Democrats & Liberals Archives

The Option Reserved

So the people have spoken, and Bush is once again president, and it will be another four years until the American people choose again. Hell, even I’ll get use to that fact, soon enough. But as fortune would have it, plenty of elections will be held between now and November 2008.

It’s a comforting thought, because such elections will keep America’s options open for policy, even if one of the parties fails to do so. Such is the strength of democracy.

Boy, will we ever need it. America narrowly chose George Bush for the second time, and though many are willing to live with that, to the extent that elections are not disputed, the issues that have brought such controversy to the elections remain, and the Republicans remain locked into one side or another of most of the issues.

Regardless of the fiscal situation they themselves have created, the Republicans are committed to their tax cuts. Perhaps Bush doesn't want to repeat his father's mistake, but in doing so Bush has committed his own brand of error, failing to relent where his father was wise to. Democrats aren't necessarily big fans of taxes, but we know sometimes the belt has to be tightened and the sacrifice made. We learned that lesson the hard way when the deficit spending of Vietnam ended that other period of halcyon growth in the late 20th century. The Republicans have been given the choice of avoiding Johnson's disastrous "both guns and butter" approach, but they've closed that option to themselves.

Regardless of the military situation they themselves have created, the Republicans are committed to fighting the Iraq war their way, isolated, troops badly equipped, our army overstretched to the point where we're calling up people who already completed their service. They've ruled out the draft, just like they've ruled out doing away with the wartime tax cuts. Problem is, while dollars can be easily (for now) borrowed, soldiers on the ground are not so easy to procure. Barring the option of bringing in UN or NATO troops, which the Republicans most emphatically have, we have only two options, should events in Iraq or elsewhere require more troops: National humiliation, or a politically explosive peacetime draft. One wonders which choice will come easiest to the Republicans, in that case.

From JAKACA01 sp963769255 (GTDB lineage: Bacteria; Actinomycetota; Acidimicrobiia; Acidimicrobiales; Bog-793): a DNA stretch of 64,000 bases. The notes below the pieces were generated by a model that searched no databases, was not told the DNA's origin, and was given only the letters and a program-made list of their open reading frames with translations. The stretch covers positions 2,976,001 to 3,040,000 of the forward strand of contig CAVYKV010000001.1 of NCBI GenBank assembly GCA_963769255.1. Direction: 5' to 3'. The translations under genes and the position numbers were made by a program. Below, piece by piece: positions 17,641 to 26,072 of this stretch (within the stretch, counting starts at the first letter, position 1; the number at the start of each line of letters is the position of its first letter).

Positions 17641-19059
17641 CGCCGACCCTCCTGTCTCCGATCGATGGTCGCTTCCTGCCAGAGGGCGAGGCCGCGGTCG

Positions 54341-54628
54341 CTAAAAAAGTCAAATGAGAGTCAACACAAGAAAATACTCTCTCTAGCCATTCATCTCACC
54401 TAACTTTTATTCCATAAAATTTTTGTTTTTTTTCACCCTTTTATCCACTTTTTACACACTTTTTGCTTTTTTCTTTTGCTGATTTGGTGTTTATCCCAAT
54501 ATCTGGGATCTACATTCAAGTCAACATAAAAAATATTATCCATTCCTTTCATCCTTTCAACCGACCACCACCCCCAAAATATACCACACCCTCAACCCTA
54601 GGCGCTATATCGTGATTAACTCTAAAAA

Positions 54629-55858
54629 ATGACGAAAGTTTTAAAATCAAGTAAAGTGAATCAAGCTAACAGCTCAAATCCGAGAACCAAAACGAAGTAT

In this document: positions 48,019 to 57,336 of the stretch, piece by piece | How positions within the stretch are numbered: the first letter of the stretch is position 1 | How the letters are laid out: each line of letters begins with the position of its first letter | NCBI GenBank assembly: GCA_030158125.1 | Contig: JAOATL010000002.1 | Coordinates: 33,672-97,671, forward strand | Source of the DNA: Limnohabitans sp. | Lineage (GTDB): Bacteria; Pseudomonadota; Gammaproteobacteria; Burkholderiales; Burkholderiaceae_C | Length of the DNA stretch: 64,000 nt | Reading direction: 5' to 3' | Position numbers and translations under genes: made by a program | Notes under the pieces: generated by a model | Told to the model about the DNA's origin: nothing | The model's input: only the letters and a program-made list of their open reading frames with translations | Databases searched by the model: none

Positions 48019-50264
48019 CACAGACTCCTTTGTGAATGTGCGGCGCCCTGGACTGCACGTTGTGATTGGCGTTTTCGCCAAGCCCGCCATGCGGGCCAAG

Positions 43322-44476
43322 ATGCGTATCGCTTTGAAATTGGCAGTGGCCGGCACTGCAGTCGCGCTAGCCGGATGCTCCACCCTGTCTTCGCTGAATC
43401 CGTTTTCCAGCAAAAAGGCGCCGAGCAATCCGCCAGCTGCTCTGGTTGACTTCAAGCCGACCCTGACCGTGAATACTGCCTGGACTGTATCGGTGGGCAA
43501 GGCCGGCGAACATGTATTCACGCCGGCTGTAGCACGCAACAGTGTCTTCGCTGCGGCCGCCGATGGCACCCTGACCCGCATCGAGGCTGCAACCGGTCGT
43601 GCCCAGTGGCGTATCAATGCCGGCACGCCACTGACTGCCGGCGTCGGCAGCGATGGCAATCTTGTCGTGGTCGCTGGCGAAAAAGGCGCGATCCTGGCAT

In domestic issues, the options are similarly constrained for the Republican party. If the Environment and Business special interests conflict, the special interests win. If worker safety and special interests conflict, special interests win. If labor standards and those interests conflict... I don't need to repeat myself. On every issue, from tort reform to finance reform, the Republican Party gives those who vote for it only one choice, which is to say no choice at all.

The Democrats are not so rigid, not so tied down, on foreign policy and domestic. We have shown flexibility in the last twenty years enough to deal with the changes in America's political sensibilities, and yet preserve our commitment to the interests of the common over that of the elite.

With the Democratic Party, options are open. For every war we have repudiated, there is another we have waged wholeheartedly, when it needed to be waged. Many of the first Cold Warriors were Democrats, among them even those who had previously advocated closer relations. We are not so beholden to ideology, not so beholden to our own political fortunes that we will not do the right thing when it's necessary.

So when the next election comes around, Independents and Conservatives, I appeal to you: Keep your options open. Don't let one party paint this nation into a corner time and time again without consequence.

Posted by Stephen Daugherty at November 8, 2004 9:14 PM